Saturday, June 18, 2016
Seven Voyages of Zylarthen/The Haunted Tower Play Report, Part 1
So this is the first game of Zylarthen/OD&D that my kids have played.
I didn't impose it on them. They asked to play after becoming fascinated with the Fiend Folio and Monster Manual. They don't even really know its name--"Seven Voyages of Zylarthen" or "Dungeons & Dragons" They simply call it "Daddy's game" or "the game with the figures."
Oliver and Lydia are almost five.
The module is The Haunted Tower by multiple authors, edited by Chris Gonnerman of Basic Fantasy fame. It's designed as an introductory adventure for children. There are all sorts of neat treasures, some fun "kid" monsters such as a Candy Cane Golem, and it is not very lethal--although it is certainly possible to die (and as we'll see, my son almost did). It's designed as a solo module, though one can play with two or three characters and just multiply the monsters (or not).
I like the module a lot and I had played it before, five or so years ago, with my nephew. It is available for free download here. If I am occasionally flippant about it, no criticism is intended.
The game system is Seven Voyages of Zylarthen, my OD&D neo-clone.
The figures are unpainted Ral Parthas from thirty years ago, plus some odds and ends such as some painted and unpainted Call of Cthulhu figures and a few printable paper minis from Arion Games. My daughter said the paper minis looked "really valuable."
In Seven Voyages of Zylarthen, you roll 3d6 in order with no mulligans, but ability scores are themselves less determinative or restrictive. If you want to play a Fighting-Man with a strength score of 5, you easily can. So, in a sense, it works for kids who have their own ideas of what might be fun to play.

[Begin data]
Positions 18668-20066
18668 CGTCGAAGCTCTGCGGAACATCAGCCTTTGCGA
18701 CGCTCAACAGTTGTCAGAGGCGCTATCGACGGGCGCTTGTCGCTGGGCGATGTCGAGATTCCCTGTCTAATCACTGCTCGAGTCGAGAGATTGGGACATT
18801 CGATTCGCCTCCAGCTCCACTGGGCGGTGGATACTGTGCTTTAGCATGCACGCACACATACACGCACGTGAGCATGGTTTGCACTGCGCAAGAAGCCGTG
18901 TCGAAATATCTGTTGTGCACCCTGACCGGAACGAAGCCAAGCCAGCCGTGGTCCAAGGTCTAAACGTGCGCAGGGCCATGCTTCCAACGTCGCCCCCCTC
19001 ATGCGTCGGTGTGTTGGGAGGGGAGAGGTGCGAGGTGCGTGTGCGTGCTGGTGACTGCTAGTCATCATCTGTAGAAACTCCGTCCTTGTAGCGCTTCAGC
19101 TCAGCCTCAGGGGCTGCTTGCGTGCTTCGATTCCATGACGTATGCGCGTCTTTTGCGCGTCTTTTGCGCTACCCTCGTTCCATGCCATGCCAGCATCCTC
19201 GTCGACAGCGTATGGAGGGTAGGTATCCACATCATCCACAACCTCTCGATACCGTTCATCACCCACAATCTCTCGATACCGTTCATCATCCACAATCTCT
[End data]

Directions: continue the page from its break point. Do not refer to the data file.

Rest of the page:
But it's uncanny how often high scores seem to come up by rolling 3d6s. I knew my son wanted to play a "knight." On his very first roll (strength) he got an 18. And no, he didn't cheat.
They all rolled up characters. Here's what resulted:
Player: Oliver (Ollie)
Character Name: Ollie
Level: 1st (Fighter)
Distinguishing Characteristics: Very strong, wears leather armor, uses a sword and shield and carries a mace for backup, speaks Bugbear (determined randomly) as an additional language.
Character Name: Zinda
Class: Hobbit (Thief)
Level: 1st (Borrower)
Distinguishing Characteristics: Very dexterous (17--again, rolled with 3d6), wears leather armor, uses a sword and buckler and carries a sling, also carries paint & brushes.
Now we also had a third character. Lydia asked whether her doll Betsy could have one. I said, why not?
Player: Betsy (Lydia's doll)
Character Name: Linda
Level: 1st (Famulus)
Distinguishing Characteristics: Has a dexterity of 4 and a constitution of 6, knows Read Magic, Pyrotechnics and Speak with Animals, speaks Hill Giant (again, determined randomly).
Buying equipment went quickly--much more quickly than it usually does with adults.
Without prompting, Lydia drew a picture of her character on her character sheet. Ollie followed. And Lydia drew Linda with a Wizard's hat containing a star. I'm not saying my kids are necessarily any cleverer than the average. But there's an intuitive aspect to the play of the game that children seem to pick up on.
They were ready to go. The Haunted Tower has a backstory--something about an alchemist being attacked by a werewolf and thus abandoning (?) his tower. But I found the backstory somewhat confusing (no offense to Chris--I often think that of backstories) and so I ditched it.
They were ready to go explore The Haunted Tower, for no other reason than the sheer adventure of it.
In Part Two, Ollie is hit by a planet...